Monetary policy in Japan: a structural VAR analysis
This paper studies the objectives and operating procedures of the Bank of Japan (BOJ) during the period 1975-94. To do this we adapt Bernanke and Mihov's (1995) structural VAR model, which nests several alternative hypotheses concerning central bank behavior. In particular, the model separately identifies the anticipated and unanticipated components of monetary policy, and is capable of distinguishing between interest rate targeting and various types of reserve targeting. ; Three main results emerge from the analysis. First, no single target can explain the BOJ's behavior. Instead, the BOJ appears to weight both variation in the call money rate and variation in nonborrowed reserves, with the weight on the call money rate increasing over time. Second, there is strong evidence that at times the BOJ has employed 'moral suasion' to counter shocks in the demand for borrowed reserves. However, by the second half of the 1980s, this procedure was no longer being used. Third, plots of the overall stance of monetary policy and its unanticipated component clearly reveal that a sharp monetary contraction occurred between early 1990 and late 1992, with an equally sharp expansion since then. Perhaps surprisingly, both the contraction and the subsequent expansion appear to have occurred largely in response to prevailing economic conditions, rather than as an unanticipated change in policy.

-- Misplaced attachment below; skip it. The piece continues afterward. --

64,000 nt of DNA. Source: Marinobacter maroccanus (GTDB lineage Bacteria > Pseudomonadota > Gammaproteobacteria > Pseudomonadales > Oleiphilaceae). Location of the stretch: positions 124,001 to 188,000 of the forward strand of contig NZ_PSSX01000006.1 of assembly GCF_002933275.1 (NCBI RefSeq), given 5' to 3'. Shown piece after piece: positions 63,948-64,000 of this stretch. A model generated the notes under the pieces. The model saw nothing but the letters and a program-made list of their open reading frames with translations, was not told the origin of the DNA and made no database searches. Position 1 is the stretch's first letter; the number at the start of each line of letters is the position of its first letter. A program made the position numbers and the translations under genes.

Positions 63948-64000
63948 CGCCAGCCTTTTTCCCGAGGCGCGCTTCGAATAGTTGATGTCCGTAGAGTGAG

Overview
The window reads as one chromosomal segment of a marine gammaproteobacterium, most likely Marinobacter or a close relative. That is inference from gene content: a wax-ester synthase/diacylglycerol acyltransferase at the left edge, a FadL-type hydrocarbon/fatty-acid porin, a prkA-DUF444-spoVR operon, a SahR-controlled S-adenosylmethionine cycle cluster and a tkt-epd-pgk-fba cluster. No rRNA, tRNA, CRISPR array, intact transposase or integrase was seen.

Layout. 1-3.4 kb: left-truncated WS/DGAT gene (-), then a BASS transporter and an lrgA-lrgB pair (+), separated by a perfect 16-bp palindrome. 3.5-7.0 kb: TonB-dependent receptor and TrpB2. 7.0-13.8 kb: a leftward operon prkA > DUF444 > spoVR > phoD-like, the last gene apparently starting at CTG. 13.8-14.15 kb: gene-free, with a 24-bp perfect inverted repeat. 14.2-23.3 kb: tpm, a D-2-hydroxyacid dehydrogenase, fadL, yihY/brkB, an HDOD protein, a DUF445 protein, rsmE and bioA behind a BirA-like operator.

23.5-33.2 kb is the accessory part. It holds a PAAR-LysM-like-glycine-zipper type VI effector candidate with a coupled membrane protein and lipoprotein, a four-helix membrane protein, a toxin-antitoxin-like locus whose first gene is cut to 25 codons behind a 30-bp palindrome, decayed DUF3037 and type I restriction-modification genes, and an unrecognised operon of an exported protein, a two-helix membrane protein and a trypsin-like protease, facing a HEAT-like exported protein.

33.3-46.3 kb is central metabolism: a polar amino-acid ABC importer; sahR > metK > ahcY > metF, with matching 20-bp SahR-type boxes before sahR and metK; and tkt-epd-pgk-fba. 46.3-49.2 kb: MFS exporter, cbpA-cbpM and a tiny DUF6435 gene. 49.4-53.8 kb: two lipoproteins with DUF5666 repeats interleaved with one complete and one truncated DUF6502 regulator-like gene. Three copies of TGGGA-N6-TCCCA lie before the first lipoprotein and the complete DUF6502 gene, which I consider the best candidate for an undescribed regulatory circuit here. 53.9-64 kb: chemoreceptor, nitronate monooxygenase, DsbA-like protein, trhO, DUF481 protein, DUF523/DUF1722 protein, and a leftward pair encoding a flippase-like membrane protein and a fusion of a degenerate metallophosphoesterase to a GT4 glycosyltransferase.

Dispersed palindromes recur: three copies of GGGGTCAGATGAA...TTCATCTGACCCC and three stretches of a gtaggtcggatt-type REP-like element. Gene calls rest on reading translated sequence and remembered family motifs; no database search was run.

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|Date of creation:||1995|
|Date of revision:|
|Publication status:||Published in Journal of the Japanese and International Economies (September 1997, v. 11, no. 3, pp. 275-95)|
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